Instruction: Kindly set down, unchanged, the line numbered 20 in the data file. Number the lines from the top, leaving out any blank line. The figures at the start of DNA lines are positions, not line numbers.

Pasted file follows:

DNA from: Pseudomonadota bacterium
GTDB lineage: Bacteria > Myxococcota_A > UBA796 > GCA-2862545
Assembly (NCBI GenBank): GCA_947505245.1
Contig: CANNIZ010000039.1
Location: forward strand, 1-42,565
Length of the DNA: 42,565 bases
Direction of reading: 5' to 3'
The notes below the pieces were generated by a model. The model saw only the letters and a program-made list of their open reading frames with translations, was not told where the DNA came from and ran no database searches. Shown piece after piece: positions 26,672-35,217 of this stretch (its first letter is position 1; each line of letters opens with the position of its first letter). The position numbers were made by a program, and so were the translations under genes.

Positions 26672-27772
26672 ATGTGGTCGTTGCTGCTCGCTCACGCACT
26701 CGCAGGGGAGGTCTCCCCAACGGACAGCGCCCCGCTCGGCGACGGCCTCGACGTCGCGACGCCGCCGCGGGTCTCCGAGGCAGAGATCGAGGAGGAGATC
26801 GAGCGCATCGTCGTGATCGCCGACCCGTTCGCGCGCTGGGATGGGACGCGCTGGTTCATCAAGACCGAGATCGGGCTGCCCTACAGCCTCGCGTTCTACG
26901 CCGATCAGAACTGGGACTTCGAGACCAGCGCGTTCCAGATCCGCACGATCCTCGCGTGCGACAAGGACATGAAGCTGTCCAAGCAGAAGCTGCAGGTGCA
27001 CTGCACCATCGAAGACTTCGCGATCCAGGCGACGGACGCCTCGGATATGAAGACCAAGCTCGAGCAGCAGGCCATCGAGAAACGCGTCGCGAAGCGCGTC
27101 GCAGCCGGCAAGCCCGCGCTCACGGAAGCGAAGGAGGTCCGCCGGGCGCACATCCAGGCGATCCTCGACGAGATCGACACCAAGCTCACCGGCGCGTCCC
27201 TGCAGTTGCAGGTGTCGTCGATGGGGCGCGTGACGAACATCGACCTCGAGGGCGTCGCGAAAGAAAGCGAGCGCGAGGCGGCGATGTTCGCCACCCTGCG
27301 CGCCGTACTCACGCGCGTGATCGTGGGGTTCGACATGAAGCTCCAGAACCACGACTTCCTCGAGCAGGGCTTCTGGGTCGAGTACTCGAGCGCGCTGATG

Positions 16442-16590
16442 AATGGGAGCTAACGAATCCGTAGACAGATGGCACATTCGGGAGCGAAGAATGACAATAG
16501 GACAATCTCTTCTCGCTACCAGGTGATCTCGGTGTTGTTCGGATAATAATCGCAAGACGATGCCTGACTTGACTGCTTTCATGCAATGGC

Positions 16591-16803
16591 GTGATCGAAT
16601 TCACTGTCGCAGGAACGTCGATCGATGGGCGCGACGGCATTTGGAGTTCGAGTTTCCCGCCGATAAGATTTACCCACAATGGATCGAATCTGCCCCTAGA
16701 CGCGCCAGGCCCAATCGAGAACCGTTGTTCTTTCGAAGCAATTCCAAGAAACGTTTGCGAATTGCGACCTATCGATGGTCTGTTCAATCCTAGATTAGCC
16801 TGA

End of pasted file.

16501 GACAATCTCTTCTCGCTACCAGGTGATCTCGGTGTTGTTCGGATAATAATCGCAAGACGATGCCTGACTTGACTGCTTTCATGCAATGGC